SUPPLEMENTARY PROCEEDINGS are in the nature of a civil and equitable action whereby property of a judgment debtor may be reached, where said property cannot be taken under the usual process of execution; its object primarily is to discover the property of a judg ment debtor which is subject to execution, and to learn if the debtor possesses or controls any property which is applicable to the satisfaction of the judgment. Any creditor who has re duced his claim to a judgment and issued exe cution thereon may institute supplementary pro ceedings, and the first creditor who does so and prosecutes the proceeding with due diligence obtains a prior lien on the assets of the debtor. Supplementary proceedings exist and are regu lated according to the statutes in each State; sotne jurisdictions afford much the same remedy through other means; many States do not allow the remedy against corporations. In some ju risdictions certain classes of property are ex empt, as, for example, wages earned by the debtor within a specified time next before the institution of the proceedings, the period vary ing with the statute. Orders for examination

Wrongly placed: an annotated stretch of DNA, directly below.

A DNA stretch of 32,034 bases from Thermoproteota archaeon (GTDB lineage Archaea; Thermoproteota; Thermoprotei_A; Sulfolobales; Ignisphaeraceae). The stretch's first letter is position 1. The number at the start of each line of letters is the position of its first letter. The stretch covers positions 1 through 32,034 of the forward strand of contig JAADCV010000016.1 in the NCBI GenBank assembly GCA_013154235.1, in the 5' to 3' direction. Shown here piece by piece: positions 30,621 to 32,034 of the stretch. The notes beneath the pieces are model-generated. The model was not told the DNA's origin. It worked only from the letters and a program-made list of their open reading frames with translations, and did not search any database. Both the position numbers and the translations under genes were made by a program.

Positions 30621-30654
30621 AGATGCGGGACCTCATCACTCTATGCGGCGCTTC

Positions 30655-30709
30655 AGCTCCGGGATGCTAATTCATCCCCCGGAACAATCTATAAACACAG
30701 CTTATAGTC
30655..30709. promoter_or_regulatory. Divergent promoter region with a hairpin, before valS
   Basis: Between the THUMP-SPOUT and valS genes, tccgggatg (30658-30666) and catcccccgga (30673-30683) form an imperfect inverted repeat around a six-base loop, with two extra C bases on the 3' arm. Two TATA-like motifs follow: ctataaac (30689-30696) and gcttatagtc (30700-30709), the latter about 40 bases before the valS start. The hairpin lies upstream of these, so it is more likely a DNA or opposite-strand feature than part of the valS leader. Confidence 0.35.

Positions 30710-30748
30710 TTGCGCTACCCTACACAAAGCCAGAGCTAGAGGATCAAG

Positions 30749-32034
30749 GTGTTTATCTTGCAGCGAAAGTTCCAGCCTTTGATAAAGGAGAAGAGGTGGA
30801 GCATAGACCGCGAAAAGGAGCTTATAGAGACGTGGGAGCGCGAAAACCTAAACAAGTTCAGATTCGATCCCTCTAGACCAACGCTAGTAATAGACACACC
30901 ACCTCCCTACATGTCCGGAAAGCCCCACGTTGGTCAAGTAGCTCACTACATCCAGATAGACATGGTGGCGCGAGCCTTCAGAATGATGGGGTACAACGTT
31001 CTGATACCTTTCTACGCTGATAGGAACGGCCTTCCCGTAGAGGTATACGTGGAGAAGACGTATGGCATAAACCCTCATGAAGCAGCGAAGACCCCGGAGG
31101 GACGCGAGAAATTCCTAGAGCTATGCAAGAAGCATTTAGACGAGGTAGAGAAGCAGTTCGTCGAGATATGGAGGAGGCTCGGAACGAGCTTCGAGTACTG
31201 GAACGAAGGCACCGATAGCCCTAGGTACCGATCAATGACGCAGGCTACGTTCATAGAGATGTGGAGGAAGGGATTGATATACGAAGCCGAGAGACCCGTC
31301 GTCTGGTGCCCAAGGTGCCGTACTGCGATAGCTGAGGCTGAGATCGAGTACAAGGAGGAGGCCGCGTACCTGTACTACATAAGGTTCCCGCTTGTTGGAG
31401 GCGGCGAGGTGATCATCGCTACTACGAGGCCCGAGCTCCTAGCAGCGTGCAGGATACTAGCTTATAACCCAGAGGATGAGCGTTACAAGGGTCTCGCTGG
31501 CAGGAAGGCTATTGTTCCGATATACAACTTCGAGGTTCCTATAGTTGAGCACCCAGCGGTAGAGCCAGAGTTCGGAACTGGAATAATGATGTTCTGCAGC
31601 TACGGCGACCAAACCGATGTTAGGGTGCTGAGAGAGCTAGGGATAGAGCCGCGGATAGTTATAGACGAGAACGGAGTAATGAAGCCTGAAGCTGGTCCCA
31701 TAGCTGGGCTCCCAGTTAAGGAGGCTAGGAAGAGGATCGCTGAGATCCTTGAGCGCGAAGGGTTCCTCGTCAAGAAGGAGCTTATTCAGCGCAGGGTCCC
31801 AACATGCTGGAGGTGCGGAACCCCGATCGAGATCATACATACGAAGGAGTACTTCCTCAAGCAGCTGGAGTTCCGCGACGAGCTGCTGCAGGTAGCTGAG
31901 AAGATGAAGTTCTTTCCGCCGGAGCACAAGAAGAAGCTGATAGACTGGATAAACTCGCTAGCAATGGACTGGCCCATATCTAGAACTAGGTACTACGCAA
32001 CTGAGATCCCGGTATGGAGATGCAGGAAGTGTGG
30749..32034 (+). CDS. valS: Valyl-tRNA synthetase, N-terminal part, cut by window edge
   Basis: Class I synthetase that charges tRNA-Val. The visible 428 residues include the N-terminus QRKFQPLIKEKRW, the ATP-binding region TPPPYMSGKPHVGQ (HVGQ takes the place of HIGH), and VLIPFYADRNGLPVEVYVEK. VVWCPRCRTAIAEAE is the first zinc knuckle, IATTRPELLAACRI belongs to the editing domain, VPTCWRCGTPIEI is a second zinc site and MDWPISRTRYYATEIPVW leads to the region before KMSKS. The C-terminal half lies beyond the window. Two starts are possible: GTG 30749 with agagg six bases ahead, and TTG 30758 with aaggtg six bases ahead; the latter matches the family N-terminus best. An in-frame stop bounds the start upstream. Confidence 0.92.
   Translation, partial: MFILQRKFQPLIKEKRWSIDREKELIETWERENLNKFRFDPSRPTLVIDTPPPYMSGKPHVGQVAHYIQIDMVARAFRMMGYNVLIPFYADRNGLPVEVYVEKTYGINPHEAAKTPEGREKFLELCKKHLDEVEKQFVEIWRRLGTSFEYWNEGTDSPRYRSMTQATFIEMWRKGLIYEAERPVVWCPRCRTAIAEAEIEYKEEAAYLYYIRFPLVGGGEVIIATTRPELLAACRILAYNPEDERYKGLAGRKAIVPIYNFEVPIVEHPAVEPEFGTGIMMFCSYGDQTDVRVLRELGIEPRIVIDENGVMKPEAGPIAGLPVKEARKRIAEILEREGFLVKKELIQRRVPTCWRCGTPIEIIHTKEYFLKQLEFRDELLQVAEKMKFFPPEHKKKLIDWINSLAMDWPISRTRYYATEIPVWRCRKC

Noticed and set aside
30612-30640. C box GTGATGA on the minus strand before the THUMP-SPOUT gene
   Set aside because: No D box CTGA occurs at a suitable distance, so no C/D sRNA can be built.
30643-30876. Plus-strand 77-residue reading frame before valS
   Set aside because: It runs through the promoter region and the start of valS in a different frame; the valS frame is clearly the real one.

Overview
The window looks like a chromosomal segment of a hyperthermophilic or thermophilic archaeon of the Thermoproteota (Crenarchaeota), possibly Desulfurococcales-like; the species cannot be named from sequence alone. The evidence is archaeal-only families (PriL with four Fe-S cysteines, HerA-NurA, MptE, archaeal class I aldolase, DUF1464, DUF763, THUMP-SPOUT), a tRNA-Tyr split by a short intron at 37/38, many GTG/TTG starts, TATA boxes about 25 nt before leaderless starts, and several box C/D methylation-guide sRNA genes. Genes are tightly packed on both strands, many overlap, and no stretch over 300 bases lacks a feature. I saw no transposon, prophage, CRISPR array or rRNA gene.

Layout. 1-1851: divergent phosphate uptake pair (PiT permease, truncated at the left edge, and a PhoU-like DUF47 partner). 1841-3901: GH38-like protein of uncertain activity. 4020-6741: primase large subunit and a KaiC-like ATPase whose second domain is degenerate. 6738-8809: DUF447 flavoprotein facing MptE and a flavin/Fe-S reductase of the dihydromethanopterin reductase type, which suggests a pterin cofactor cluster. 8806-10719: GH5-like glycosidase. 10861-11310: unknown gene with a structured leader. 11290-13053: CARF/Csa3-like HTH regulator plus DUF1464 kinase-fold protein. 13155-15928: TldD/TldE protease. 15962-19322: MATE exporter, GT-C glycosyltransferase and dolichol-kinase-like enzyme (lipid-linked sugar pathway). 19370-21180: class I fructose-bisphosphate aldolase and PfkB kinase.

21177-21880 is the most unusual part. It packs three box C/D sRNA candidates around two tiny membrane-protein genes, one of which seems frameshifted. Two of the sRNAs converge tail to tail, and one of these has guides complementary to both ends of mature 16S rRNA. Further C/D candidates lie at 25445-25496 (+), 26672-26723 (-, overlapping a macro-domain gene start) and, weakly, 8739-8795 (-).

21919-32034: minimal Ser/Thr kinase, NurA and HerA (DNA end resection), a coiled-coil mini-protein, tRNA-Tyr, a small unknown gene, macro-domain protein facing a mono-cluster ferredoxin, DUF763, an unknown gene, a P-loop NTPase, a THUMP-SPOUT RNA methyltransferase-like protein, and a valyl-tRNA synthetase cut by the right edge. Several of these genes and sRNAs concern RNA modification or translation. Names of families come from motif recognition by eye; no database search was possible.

in supplementary proceedings are granted by a judge having jurisdiction according to the statutes under which the right to maintain the proceeding is derived and may be held before a judge or referee appointed for the purpose; this order must be served upon the person to be ex amined and it may be set aside on account of any defect but otherwise must be complied with. If, from the examination, it appears that the judgment debtor has in his possession or under his control property or money by which a judg ment may be satisfied, the judge may, in his discretion, direct the debtor or person holding said property for him to deliver the property to a receiver for the purpose of applying same to the judgment. One who disregards or diso beys the orders of the judge in these proceed ings is subject to punishinent for contempt.